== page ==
Another walk in South Norwood Country Park.

Another walk in South Norwood Country Park.

By the entrance, bloomed the blue and green Alkanet, and as we turned onto a path, there in front of us was Cow Parsley; Anthriscus sylvestris sometimes called Queen Anne’s Lace ….. anticipated fields and fields of it ….. lovely !

Having taken a few preliminary shots I promised to walk steadily up the path and take most pictures on the way back. I nearly kept to that promise. Even in the surrounding woodlands Cow Parsley reigned supreme under the trees … I looked in vain for massed bluebells … nada … but there was the bush with wild-Guelder Rose-type blossoms.

We followed the path …

fields and trees on our left …

… and on the way along we dived off along a narrow path to a lake. Yet again I wished I had remembered bird seed as the ducks and geese, with their families, swam hopefully over to greet us.

We watched for a while as another Mallard pair chased the family from their territory. The ducklings hid in the reeds and seemed to be kept there for a while. Gradually they escaped … though I counted only six and wondered if the seventh got out after we had left!

I am beginning to realise that there are wars amongst the feathered communities; territorial wars, and it strikes me as though humans are no better than birds considering that we are supposed to be educated and able to reason and share! Reminds me of a reply I made on GC to Jane re her comment ‘mankind in general ‘ … Did I ever mention the territorial antics of garden birds and ducks ….. The May blossom was beautiful.

We sat for a while with fluff floating around us. It came from an adjacent Willow tree, [Salix lasiandra, I think] that had hundreds of dripping, fluffy catkins. There was fluff piled in the grass around us too.

After having a closer look at the fluffy tree, we ambled back, espying many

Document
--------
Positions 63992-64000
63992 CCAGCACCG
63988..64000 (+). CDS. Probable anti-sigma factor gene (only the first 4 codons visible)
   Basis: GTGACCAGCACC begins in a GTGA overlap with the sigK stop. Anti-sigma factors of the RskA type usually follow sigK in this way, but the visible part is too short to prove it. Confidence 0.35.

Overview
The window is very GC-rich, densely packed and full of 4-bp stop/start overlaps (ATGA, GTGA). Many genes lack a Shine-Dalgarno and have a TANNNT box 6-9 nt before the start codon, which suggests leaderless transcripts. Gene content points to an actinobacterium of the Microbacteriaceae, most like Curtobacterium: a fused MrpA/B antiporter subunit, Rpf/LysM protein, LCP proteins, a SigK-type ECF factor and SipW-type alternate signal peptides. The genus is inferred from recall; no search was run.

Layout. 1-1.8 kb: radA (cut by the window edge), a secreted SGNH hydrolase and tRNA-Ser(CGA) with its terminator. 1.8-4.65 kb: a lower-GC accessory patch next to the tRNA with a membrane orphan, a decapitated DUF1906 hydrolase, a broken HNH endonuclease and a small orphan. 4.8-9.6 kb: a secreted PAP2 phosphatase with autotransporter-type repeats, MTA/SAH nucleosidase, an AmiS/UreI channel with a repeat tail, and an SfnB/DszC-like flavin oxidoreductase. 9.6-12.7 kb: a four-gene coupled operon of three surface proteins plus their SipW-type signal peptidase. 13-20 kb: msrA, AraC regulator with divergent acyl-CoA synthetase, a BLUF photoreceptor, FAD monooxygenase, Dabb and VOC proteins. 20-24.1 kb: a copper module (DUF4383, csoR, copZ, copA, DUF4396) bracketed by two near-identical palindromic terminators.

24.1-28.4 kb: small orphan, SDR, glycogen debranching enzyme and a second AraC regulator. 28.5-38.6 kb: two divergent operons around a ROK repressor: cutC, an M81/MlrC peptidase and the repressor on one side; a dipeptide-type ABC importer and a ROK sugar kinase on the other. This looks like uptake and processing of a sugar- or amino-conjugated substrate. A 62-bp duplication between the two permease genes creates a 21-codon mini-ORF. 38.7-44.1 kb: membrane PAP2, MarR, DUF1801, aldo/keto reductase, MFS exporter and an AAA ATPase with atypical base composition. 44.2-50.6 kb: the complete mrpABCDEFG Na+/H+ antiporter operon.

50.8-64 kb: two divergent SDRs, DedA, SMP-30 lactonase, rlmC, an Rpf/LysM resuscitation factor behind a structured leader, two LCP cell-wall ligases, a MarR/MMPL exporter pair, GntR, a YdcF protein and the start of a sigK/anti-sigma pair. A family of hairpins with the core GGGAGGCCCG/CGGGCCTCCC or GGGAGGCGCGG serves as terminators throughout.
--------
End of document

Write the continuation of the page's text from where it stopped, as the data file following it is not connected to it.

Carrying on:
Magpies, some butterflies and a ladybird and lots of Cow Parsley ….. fields of it !

Trees around the park perimeters are very colourful with young leaves and blossoms. They are also a pleasing variety of shapes and textures, and always catch the eye .

Venturing into the woods a little way we watched a pair of Magpies probably making more Magpies, and admired the little flowers dotting the undergrowth.

Then it was back towards the park exit, but checking out the other end of the pool first!

There we looked down on a goose family.

Five fluffy goslings liked hiding under overhanging leafy outcrops.

I am always struck by the exactness of each gosling to its peers: same size, same shape: same patterns and colours! Marvellous!

This stream view from the connecting bridge disappeared into the sunlight …..

….. blue sky reflected in rippling water.

Patterns above ….. patterns below ….. and a last glimpse of parsley …..

….. from a contained freedom back to another sort …..

Anne ….. May 6th, 2018



4 Responses

  1. cilla says:

    What lovely, lovely photos Anne. I just love the cow parsley too. it looks a real natural wildlife type of park, you could be in the middle of the country. it looks huge….is it? I love the photos of the magpie,especially the preening. It looks like a very therapeutic walk, thank you for sharing it. :-) :rose:

  2. gertie says:

    I wouldn’t call it huge Cilla, but it is big and wild. It is on the site of what was once a Sewage Works, closed down when the GLC closed down in the 1980s.
    I love it, as it’s the nearest, nearby thing to wild that I can walk in, plus at this time of the year, I just love the Cow Parsley :rose:

  3. Beanstew says:

    Glorious is the only word for your walk in this park, Anne. Absolutely glorious!

  4. gertie says:

    Good description Sheila… thanks, it is a glorious Park especially at Cow Parsley time :good: :rose:

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